Black Sails 1×3 Review: III.
In this third installment of Black Sails, I was mainly hoping that the bit of a cliffhanger from the previous episode would lead to a bit of actual action.
Unfortunately, that wasn’t the case.
John Silver once again showed his incredibly predictable propensity for survival by withholding an important piece of information regarding the Urca d’Lima’s schedule. We even learned a bit more about Eleanor’s relationship with her father, though the episode balanced these revelations with providing a bit more mystery regarding Miranda Barlow – because we still don’t know exactly who she is, what she’s doing in Nassau, or much about her relationship with Captain Flint.
Additionally, while III. certainly added more depth to the character of Captain Vane, the fact that the episode spent so much time setting up a partnership between him and Captain Flint – only to tear it apart at the end and revert back to the earlier idea of Gates being captain of the second ship – felt more than a bit pointless to me. That said, I’m honestly holding out hope that there is somehow, some way, some reason for the partnership between Vane and Flint to have been set up and torn down in the course of a single episode.
(Side note: I’m also holding out hope that Rackham’s sunglasses were some sort of cruel joke and that we’ll never have to see them again.)
In terms of the Eleanor – Vane – Max ‘love triangle’, I must say that of the three, Eleanor’s actions and reactions are the most maddening. Vane captured Max because if he hadn’t, he would have lost the respect (and likely the support) of his crew. Max’s rejection of Eleanor seems just a bit extreme – especially considering that in doing so she is signing herself over to Vane for who knows how long – but Max’s decisions are a product of both her heartbreak and the horrible things that happened to her in this episode. On the other hand, while Eleanor may care about Max, she shows no understanding of her – and her reasoning for ending up in Vane’s arms are beyond my comprehension. For a woman who previously seemed, if not level-headed, at least intelligent and driven toward her own goals, her actions at the end of III. are at the very least disappointing.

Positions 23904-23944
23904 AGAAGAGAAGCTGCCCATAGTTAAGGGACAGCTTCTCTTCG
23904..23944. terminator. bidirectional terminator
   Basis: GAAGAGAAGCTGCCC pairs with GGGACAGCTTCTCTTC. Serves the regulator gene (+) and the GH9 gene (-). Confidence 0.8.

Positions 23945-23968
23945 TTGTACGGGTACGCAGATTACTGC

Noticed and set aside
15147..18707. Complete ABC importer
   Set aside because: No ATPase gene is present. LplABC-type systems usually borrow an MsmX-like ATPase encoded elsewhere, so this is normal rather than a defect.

In the end, I really am torn about this episode. It had some great moments, and some that were almost impossible to watch – the problem is that it was fraught with posturing that at the end of the episode seemed to be rendered completely pointless anyway. Let’s just say that I’m more than a little bit ready for them to leave dry land behind, to be pirates on ships, and to actually start the hunt for the Urca d’Lima.
Author: Tara Lynne
Tara Lynne is an author, fandom and geek culture expert, and public speaker. She founded Ice & Fire Con, the first ever Game of Thrones convention in the US, and now runs its parent company Saga Event Planning.
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